iii) ‘Business Awareness’
Unlike many owner-managers perhaps, I am firmly convinced that a new director does not need to be an ‘expert’ in the specific business. But the ability to learn is clearly vital, as is the wider understanding and experience of how businesses work.
Some of the essential components include, on both a tactical and strategic level;
– financial awareness. This does not mean every director needs to be a qualified accountant! But understanding the basics of a P&L, Balance Sheet and Cash Flow forecasts, the principles of budgeting and financial reporting, and even, with guidance, how investment decisions may be taken objectively, all seem fundamental as part of the essential language of business.
– additional functional expertise, whether of finance, operations, sales, marketing, purchasing, IT, HR or whatever, also seem to be critical. After all, executive directors need to be a ‘director of something’!
– customer focus, whatever the job title, as customers drive all businesses! This may also include both strategic commercial awareness, and even political awareness, in terms of how your wider supply-chain works.
– corporate governance — or the awareness of good business practice, the responsibilities and reporting to stakeholders as appropriate, and what to do when things may go wrong.
iv) ‘Representational Qualities’
Directors do not/should not work in an organisational vacuum. They need to build their links with both all their other colleagues and the outside world too, as the most senior representatives of their company.
So related core skills might include;
– personal projection, which may include setting a solid and consistent example for colleagues internally, as well as networking confidently further afield.
– team building skills, which inevitably include clear communication skills, establishing core values and acting fairly while holding others to account, but also in giving reward where reward is dues, and even seeking and promoting those who may be better than you in some areas, to strengthen the business.
– influencing skills and negotiating skills; which apply to all the above categories of course, but most especially in representing your company.
v) ‘Problem Solving and Innovation’
Running a successful business is rarely about maintaining the status quo, but in seeking continuous improvement, finding better ways of doing things and maintaining and raising standards.
Key qualities almost certainly include;
– setting high standards and helping others to achieve them.
– learning from the past, and also seeking novel solutions where appropriate, creativity, ‘breaking the mould’ and bringing in others’ ideas without adopting a ‘not invented here’ approach.
– focus, drive and determination, the persistence to see things through, dealing with important matters first, and the resilience to overcome inevitable set-backs.
The qualities required of a leader might fill several books! In my own experience, there is no universal quality (or set of qualities) that make a good leader as ‘leadership’ is often context-specific.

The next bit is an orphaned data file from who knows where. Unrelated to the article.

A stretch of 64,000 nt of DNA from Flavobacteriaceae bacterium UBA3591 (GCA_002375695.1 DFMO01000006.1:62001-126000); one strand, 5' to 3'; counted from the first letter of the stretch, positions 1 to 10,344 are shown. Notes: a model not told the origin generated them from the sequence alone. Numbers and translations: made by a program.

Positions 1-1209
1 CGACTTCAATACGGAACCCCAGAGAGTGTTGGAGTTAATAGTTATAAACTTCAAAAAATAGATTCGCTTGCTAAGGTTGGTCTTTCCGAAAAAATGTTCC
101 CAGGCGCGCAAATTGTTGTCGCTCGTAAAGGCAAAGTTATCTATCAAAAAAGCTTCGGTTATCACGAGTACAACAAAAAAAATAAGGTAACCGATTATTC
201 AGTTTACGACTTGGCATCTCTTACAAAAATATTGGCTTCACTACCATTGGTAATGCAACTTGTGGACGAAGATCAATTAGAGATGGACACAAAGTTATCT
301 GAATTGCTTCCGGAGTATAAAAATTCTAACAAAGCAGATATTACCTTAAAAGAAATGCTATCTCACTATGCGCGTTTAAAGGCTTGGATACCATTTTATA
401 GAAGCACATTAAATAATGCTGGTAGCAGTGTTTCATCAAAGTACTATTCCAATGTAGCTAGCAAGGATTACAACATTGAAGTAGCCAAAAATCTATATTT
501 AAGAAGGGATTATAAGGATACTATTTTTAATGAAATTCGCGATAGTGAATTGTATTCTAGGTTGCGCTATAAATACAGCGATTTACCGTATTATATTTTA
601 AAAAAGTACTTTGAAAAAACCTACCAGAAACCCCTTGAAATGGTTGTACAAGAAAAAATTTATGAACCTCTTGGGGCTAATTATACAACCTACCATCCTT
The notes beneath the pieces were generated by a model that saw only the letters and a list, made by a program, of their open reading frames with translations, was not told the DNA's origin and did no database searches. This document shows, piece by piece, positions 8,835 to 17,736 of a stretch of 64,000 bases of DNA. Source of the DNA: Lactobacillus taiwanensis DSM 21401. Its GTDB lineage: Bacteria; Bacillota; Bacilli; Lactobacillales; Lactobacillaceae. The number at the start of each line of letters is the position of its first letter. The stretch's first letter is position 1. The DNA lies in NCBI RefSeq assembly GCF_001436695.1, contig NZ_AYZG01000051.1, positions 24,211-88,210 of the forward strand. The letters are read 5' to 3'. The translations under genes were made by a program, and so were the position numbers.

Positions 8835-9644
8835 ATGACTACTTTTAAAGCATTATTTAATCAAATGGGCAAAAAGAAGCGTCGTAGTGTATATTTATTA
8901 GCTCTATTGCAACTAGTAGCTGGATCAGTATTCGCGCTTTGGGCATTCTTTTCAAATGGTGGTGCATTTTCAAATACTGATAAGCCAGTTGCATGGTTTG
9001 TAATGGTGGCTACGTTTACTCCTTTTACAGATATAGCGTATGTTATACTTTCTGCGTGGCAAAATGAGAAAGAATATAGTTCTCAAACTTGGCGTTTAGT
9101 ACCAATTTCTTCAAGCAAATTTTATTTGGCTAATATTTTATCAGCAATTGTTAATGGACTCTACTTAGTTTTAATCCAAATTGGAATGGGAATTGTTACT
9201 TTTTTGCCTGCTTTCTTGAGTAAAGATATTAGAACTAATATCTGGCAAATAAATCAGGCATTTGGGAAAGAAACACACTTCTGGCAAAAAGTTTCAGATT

But if you can achieve i) to v) above, you will surely be well on the way to being a great leader as well as great director!
Directors v Managers
Finally in this short series of three articles, what makes a Director’ different from a ‘Manager’? It is a great question for any director to ask!
In my judgement, there are at least two, very significant differences:
First, managers will have functional/departmental responsibilities, but directors are collectively responsible for the whole company. (So one of the very best qualifications for becoming a Director is to have had senior departmental responsibility in at least two different functions for preference — if possible!)
Managers must naturally take responsibility for their departments and may expect to be rewarded accordingly, but a director has to see, and be responsible for, a far wider picture. And there is no room for any petty functional jealousies and inter-departmental rivalries at Board level. A seriously divided board suggests a damaged company and wise Managing Directors and Chairmen will always want to ensure this never happens. Most especially, board-room disagreements must never be carried on outside the board.
Secondly, most managers in the end will have a tactical focus, at least day-to-day, but directors must add to this a far wider, strategic concern. An entirely tactical director may as well be a senior manager.
A tactical focus and attention to detail is of course laudable in any role, but a lack of strategic awareness at board-level as well may raise the question: why have a Board at all!
If you fear this may apply to your board, do start asking questions, such as:
– ‘What is our overall purpose for this company?’ What markets are we really in, and which ones do we want to be in?’
– ‘What are our corporate goals, how will we know when he have reached them, and what will it look like when we get there?’
– ‘What are the values of our business, what sort of culture do we want to embed, and how will we know if we have achieved that’?
– ‘Are we clear on our own strengths and weakness as a business and what are the external opportunities and threats we need to be aware of?’
– ‘Do we know what our competitors are up to, our key suppliers and our core customers? What is happening to our core technology? What trends do we see happening to both supply and demand?’
– ‘Do we have the right skills, the right people and the right resources? What do we need to do to get them?’
One of the greatest skills of a director is to ask the right questions. You don’t need to have all the answers, but as a Board, you certainly have a unique opportunity to make sure that as a business, you find some.
I wish you all good fortune!
Jeremy Thorn is an experienced Non-Executive Director, Senior Executive Leadership Coach and Top-Team workshop facilitator for a wide range of organisations internationally.